Skin Tags

Excision of Skin tags and Moles using Ellman RadioFrequency

Ellman Radiofrequency can be used to remove most skin lesions with local anesthesia, with minimal recovery and the least noticeable scar.

sk2sk1Skin tags are very common soft harmless lesions that appear to hang off the skin. They are also described as:

  • Acrochordons
  • Papillomas
  • Fibroepithelial polyps
  • Soft fibromas
  • Pedunculated (this means they are on a stalk)
  • Filiform (this means they are thread-like)

Skin tags develop in both men and women as they grow older. They are skin coloured or darker and range in size from 1mm to 5cm. They are most often found in the skin folds (neck, armpits, groin). They tend to be more numerous in obese persons and in those with type 2 diabetes mellitus.

Seborrhoeic keratoses, viral warts or molluscum contagiosum may resemble skin tags.

Skin tags are made up of loosely arranged collagen fibres and blood vessels surrounded by a thickened or thinned-out epidermis.

Moles

moleThe medical term for a mole is a NEVUS (mole is Latin for “spot.”). Nevi are the plural of nevus. Congenital nevi are moles present at birth; acquired nevi develop anytime later. Nevi are made up of a particular type of cell, and the name is used to distinguish them from other, similar appearing fleshy growths.

Most moles that are acquired during life are usually less than 1/4 inch in size. Many of those that form in childhood and early adult life are now thought to be due to sun damage. Most people think of a mole as being a dark brown spot, but moles have a much wider range of appearance. They can be raised from the skin and very noticeable, or they may contain dark hairs. Having hairs in a mole doesn’t make it more dangerous. Moles can appear anywhere on the skin, alone or grouped. They usually are brown in color and can be various sizes and shapes. Special cells that contain the pigment melanin cause the brown color.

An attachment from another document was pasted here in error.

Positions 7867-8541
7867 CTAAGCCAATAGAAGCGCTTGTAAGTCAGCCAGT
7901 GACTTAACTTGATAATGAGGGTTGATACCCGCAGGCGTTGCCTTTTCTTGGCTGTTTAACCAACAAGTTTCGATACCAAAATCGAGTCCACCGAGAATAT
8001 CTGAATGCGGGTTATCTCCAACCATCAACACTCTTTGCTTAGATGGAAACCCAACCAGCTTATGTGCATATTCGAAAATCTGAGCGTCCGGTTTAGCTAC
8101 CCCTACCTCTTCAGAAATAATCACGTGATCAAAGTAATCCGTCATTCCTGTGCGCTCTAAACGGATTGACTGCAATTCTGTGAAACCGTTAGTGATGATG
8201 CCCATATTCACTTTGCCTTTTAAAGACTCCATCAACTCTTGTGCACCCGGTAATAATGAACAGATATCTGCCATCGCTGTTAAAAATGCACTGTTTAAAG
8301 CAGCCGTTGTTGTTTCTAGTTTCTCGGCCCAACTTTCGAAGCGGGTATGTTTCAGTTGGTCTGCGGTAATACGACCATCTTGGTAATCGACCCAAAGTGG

Facial moles are probably are determined before a person is born. Some may not appear until later in life, but moles that appear after age 50 should be regarded with suspicion. Moles may darken, which can happen after exposure to the sun, pregnancy and sometimes during therapy with certain steroid drugs. There is little risk of melanoma cancer developing in these moles.

Atypical moles (dysplastic nevi or Clarks nevi)

amoleAn estimated one out of every 10 Americans has at least one atypical mole. These moles are larger than common moles, with borders that are irregular and poorly defined. Atypical moles also vary in color, ranging from tan to dark brown shades on a pink background. They have irregular borders that may include notches. They may fade into surrounding skin and include a flat portion level with the skin. These are some of the features that one sees when looking at a melanoma. When a pathologist looks at an atypical mole under the microscope, it has features that are in-between a normal mole and a melanoma.

While atypical moles are considered to be pre-cancerous (more likely to turn into melanoma than regular moles), not everyone who has atypical moles gets melanoma. In fact, most moles — both ordinary and atypical ones — never become cancerous. Thus the removal of all atypical nevi is unnecessary. In fact, half of the melanomas found on people with atypical moles arise from normal skin and not an atypical mole.

Contact Information

Canadian Institute For Laser Surgery
Queen Elizabeth Health Complex
Address: 2100 Marlowe ave, Suite 306 H4A 3L5
Phone: (514) 482-3456
Toll Free: 1-877-90-LASER

 
Canadian Institute for Laser Surgery

2100 Marlowe, suite 306     1-877 90-LASER

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